Patrick Kline, David Card, Christopher Walters, and Supreet Kaur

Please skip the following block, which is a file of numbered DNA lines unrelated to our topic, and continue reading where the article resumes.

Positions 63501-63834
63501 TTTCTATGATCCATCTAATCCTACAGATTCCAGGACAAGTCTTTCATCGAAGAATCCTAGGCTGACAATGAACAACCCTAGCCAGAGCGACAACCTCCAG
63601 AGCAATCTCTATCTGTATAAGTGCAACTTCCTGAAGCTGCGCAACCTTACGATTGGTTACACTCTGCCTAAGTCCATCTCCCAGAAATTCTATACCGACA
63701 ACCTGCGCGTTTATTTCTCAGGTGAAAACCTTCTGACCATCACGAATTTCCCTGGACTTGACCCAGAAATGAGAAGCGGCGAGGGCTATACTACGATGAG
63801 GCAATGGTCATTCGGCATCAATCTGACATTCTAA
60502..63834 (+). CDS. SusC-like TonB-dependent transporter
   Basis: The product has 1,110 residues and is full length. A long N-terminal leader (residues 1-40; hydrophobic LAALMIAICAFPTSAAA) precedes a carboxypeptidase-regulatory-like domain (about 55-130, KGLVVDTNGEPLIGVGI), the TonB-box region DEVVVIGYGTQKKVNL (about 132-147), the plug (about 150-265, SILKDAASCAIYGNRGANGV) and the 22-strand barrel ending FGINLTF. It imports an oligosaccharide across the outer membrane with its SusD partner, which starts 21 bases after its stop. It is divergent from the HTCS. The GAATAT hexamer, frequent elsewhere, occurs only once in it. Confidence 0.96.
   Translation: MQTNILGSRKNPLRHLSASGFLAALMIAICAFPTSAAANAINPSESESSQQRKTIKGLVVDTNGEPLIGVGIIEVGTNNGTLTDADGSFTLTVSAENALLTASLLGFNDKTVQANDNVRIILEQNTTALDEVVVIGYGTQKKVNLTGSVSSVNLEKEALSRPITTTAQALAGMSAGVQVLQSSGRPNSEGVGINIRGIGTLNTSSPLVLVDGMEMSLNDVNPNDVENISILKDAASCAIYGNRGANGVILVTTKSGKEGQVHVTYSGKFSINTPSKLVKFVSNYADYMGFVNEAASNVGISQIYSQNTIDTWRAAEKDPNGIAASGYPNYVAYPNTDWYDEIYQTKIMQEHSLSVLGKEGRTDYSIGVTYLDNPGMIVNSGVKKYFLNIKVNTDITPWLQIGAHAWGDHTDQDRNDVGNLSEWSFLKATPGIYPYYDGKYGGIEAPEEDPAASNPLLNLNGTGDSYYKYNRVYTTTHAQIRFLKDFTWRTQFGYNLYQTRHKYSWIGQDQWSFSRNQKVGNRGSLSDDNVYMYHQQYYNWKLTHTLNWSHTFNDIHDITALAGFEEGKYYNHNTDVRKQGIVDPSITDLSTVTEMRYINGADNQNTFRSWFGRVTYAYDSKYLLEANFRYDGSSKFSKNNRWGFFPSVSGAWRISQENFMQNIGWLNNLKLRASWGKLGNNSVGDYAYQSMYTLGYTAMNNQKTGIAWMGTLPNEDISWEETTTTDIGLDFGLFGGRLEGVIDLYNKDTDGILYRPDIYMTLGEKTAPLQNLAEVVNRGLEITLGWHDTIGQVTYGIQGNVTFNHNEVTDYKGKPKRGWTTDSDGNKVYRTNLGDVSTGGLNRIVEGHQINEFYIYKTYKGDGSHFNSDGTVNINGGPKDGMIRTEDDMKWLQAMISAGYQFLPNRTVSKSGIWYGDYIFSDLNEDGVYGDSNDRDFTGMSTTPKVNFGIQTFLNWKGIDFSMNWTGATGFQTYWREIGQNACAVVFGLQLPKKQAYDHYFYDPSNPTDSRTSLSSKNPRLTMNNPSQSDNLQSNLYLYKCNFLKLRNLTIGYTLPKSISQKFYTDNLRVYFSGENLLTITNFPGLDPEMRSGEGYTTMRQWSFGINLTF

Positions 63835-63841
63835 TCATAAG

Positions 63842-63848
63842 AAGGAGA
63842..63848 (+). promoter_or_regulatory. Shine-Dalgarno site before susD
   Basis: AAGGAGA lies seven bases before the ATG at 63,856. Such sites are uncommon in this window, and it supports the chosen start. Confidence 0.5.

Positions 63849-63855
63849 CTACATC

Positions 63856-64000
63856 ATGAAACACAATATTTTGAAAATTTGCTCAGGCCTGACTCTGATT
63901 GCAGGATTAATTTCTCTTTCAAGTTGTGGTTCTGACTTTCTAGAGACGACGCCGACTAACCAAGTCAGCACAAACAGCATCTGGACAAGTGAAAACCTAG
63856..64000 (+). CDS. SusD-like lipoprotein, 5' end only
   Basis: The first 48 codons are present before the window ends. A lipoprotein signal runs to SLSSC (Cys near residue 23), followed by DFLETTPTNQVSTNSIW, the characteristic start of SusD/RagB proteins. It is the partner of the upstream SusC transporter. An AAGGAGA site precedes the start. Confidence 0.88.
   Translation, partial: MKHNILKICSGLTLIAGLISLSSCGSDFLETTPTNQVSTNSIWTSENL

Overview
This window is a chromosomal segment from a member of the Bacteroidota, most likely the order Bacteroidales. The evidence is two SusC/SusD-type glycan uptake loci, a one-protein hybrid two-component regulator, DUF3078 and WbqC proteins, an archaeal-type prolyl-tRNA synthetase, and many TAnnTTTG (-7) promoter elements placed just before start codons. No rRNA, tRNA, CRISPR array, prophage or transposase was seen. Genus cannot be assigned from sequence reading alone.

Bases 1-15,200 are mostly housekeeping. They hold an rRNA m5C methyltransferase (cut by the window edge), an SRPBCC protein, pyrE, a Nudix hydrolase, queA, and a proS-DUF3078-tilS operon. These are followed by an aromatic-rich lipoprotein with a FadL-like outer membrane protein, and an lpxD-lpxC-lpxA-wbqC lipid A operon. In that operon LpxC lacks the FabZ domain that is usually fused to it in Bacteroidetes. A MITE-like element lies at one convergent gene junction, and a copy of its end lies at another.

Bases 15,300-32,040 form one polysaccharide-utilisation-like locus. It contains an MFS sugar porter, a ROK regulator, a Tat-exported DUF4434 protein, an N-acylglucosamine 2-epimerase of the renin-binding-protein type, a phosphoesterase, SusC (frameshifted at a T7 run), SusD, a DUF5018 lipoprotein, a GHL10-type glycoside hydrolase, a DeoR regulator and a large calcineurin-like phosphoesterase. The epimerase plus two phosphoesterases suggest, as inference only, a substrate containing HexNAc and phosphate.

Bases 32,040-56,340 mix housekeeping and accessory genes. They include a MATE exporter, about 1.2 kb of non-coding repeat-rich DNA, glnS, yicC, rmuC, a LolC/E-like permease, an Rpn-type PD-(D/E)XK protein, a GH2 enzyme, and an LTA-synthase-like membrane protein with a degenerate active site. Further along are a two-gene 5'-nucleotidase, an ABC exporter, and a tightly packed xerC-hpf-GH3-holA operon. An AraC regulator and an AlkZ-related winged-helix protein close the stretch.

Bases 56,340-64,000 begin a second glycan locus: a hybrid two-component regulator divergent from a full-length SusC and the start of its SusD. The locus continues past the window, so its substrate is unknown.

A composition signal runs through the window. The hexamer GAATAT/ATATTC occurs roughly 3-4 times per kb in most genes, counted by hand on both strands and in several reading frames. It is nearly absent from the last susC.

Managers are important for firm productivity (Bloom and Van Reenen, 2007, Lazear, Shaw and Stanton, 2015). Consequently, firms must decide how to assign the right workers to higher-level jobs (Rosen, 1982, Holmstrom and Tirole, 1989). However, little is known about how firms’ organizational design affects different groups of workers and whether it can explain why women continue to be underrepresented in higher-level positions. In this dissertation, I collect a unique dataset in collaboration with a large multinational firm in order to provide new insights on the key impediments that women face in their career progression. In the first chapter, I focus on the role of managers for workers’ career progression, which is motivated by the fact that most organizations rely on managers to identify talented workers for promotions. However, managers who are evaluated on team performance have an incentive to hoard workers. I find that talent hoarding reduces workers’ applications for promotions by more than half, with particularly large effects on women. Marginal female applications who would have not applied under talent hoarding are twice as likely than their male counterparts to land a promotion and three times as likely to outperform their team at a higher level. Talent hoarding thus contributes to misallocation of talent and perpetuates gender inequality in representation and pay. The second chapter builds on these findings and attempts to identify when and why gender differences in representation first emerge in the leadership hierarchy. The rich personnel records allow me to construct a new and granular measure of job hierarchy that captures career progression throughout the job ladder. I find that the transition to first-level leadership positions represents a key bottleneck in women’s career progression. This early leadership gap is not fully explained by employee characteristics and is driven by internal promotions, not differential entry to or exit from the firm. Women who make it to the first-level leader- ship level are not less likely to get promoted than men, which contrasts the common notion of a glass ceiling. The third chapter demonstrates why women are less likely to advance to first-level leadership positions than men. Identifying the drivers of female underrepresentation is difficult, because the promotion gap can arise due to both labor supply and labor demand factors. By combining rich personnel records and the universe of application and hiring decisions at a large multinational firm, I am able to analyze employees’ labor supply decisions separately from the firm’s labor demand decisions. I find that women at lower hierarchy levels are less likely to apply for promotions to first-level leadership positions than observationally similar men, but do not experience lower hiring likelihoods than men. Using detailed information on every internal job opening in employees’ choice sets, I show that preferences for leading a team are a key determinant of the gender gap in applications for promotions. These gender differences in preferences for team leadership are not fully explained by other factors, including correlated job features such as flexibility and skill requirements or the gender composition of the coworkers associated with a job opening. Together, these findings imply that the organizational design within firms may have large impacts on gender differences in career progression, deterring high-quality women from climbing the job ladder and contributing to misallocation of talent. While all three chapters use the same setting and data, each chapter is intended to be a stand-alone set of research questions, so the respective description is included within each chapter.